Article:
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Agencies Get a Broader Perspective of DE&I

By Stephanie Kanowitz

We spoke with Tracey France, government DE&I expert, to get a better handle on one of the hottest workforce topics today. France was working with the U.S. Department of Labor’s Office of Inspector General at the time of the interview but has since joined another agency.

This interview has been lightly edited for clarity and length.

Why should agencies care about diversity, equity and inclusion?

Any organization that involves people that come from diverse backgrounds and diverse experiences is going to have to have diversity management. Diversity just is. What makes diversity work is inclusion because you need to have an inclusive workplace culture where people can feel like they can bring their full selves to work, they can contribute without any inhibition. We don’t even have to talk about race and somebody’s color or somebody’s gender. We’re just talking about people coming with different personalities, skill sets, different experiences that shape how they view the world. All of that is coming together and could potentially collide if you don’t have a way of managing it and helping people understand how to navigate differences.

How does DE&I translate into healthier organizations?

One of the things that DE&I says is, “We are going to teach you how to appreciate differences. We’re also going to show you how making systems equitable makes it so we can all participate so you don’t have to have that disharmony in your organization. Then, we’re going to teach you how to be inclusive so that everyone has an opportunity to shine, flourish and thrive.” That is going to drive the health of your organization. It’s something you have to be very intentional about. The health doesn’t come just by happenstance. With your physical body, there are things that you have to do in order to be healthy. There are things you have to maintain in terms of practices that will keep your organization healthy.

When doing workforce planning, what are the key issues around DE&I to consider?

Some of the time, succession planning is a concern. How are we able to identify who’s currently in our workforce, and how do we maintain that in order to know where the gaps are going to be in the future? What are the skills that we would need not only now to do the current job, but where are we heading? What skills are going to become more obsolete? What skills will we need in the future as we go deeper into this digital world that we are in? Artificial intelligence (AI) is not the future. AI is today, so what jobs may even be replaced with automation? Because of who’s in those roles now, there will be a significant impact on the future workforce. We’re becoming a more diverse nation. They’re projecting that in the year 2024, Hispanics will be one-fifth of the labor force and white people will be [almost] half. If you don’t take that into consideration, when it comes time for those positions to be filled, you will not be prepared.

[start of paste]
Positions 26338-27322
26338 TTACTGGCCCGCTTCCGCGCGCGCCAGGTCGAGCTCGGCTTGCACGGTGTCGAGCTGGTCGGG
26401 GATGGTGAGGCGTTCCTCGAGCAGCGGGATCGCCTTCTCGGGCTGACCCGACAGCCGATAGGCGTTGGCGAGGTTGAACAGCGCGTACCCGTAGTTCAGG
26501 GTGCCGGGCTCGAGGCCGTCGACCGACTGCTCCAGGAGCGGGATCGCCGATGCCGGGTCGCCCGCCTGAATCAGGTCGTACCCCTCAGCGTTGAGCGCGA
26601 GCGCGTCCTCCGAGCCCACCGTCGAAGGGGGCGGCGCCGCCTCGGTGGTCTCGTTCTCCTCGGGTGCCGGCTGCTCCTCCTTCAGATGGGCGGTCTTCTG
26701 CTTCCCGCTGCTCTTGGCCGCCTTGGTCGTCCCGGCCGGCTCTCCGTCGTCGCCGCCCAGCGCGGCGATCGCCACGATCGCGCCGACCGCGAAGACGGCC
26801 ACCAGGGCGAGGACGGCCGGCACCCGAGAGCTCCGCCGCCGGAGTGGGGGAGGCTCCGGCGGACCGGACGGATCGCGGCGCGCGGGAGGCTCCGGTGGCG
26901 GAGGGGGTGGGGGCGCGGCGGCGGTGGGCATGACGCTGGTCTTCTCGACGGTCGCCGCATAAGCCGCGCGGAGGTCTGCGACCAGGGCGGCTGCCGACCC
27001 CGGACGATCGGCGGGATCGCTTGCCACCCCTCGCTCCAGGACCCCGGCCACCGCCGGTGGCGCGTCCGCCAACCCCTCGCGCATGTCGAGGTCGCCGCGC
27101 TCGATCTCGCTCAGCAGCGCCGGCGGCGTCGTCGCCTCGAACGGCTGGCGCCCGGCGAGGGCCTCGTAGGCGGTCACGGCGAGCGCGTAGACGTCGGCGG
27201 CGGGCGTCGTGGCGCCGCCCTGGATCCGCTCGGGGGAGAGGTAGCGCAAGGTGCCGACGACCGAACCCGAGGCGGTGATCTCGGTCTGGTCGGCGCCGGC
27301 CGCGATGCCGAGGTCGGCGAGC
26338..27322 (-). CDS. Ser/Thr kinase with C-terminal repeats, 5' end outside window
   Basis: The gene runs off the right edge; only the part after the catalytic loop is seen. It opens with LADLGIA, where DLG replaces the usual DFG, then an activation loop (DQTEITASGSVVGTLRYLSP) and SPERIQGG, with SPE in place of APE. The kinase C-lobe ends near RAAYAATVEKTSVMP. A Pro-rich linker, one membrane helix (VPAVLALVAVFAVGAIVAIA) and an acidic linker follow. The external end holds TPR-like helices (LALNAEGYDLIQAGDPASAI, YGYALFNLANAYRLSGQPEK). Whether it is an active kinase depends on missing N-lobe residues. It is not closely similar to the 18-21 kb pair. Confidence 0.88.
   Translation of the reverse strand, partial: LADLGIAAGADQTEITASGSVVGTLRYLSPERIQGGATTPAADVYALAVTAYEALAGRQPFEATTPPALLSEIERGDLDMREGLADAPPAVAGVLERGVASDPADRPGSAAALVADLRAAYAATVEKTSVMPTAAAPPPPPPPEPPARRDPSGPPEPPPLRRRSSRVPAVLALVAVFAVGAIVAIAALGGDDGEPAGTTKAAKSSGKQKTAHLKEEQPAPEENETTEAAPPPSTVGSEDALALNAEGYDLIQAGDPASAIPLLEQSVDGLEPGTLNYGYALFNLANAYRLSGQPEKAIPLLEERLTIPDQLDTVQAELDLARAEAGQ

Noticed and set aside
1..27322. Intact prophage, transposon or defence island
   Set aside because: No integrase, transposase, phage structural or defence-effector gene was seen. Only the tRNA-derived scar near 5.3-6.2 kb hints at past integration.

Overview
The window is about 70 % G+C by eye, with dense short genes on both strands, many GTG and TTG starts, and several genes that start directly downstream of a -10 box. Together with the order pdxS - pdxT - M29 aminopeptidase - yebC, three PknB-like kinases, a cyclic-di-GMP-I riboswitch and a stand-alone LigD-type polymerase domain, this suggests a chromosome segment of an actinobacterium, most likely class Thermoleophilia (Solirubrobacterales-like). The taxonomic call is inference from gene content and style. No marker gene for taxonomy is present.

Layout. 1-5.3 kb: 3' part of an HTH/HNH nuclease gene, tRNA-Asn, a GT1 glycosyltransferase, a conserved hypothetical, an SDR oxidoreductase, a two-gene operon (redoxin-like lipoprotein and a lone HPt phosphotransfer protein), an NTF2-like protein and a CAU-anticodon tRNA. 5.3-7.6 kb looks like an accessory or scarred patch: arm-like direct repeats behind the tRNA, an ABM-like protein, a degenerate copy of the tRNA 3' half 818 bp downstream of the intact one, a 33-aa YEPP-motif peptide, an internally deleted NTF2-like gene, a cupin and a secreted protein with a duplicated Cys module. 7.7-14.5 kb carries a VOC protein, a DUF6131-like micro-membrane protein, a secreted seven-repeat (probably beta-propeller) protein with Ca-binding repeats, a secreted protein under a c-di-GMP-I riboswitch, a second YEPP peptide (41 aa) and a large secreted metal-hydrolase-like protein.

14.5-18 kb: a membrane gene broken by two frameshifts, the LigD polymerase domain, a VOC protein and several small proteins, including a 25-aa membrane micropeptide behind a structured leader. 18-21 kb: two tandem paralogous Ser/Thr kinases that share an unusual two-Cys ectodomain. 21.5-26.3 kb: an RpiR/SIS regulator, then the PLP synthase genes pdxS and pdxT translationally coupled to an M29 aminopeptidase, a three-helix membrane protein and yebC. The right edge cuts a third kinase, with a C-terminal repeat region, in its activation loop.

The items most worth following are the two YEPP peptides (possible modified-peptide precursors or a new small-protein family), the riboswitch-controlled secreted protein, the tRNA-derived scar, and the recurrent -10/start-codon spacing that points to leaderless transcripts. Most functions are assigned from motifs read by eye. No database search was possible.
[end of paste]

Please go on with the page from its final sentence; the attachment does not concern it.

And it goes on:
What is the role of data in tracking DE&I?

Data is helpful to know what your baseline is and for assessing where you’re trying to go because then you can start putting some metrics together to say, “OK, we are here. We want to be there. What do we need to do differently to measure if we’re inching closer to there verses here?” That’s all data. Data can be a tool for measuring and it can be a tool for diagnosing, and it can inspire you and in some cases it can make you feel defeated. When you’ve been doing something for so long and it doesn’t seem like the needle is moving at all, it can become demoralizing to do this work. In particular with DE&I, minority groups are kind of fed up. The data reflects that organizations are not doing nearly enough. Any kind of commitment that you make toward DE&I, eventually people will want to see the data match that. There has to be some alignment or it’s going to seem like it’s falling on deaf ears.

What tips do you want to share with readers?

I would encourage people to jump outside their comfort zones and look at it as an opportunity to learn something about themselves and others. That sounds a little Pollyanna, but in one sense, diversity, equity and inclusion is not that deep because if we all just try to think about other people in our actions and look for those points where we can connect, that’s going a long way toward furthering diversity, equity and inclusion because that becomes a practice. If it’s not practice, it’s not going to stick.

This article is an excerpt from GovLoop’s playbook, “How Agencies Can Make the Shift to Workforce Optimization.” Download the full playbook here.

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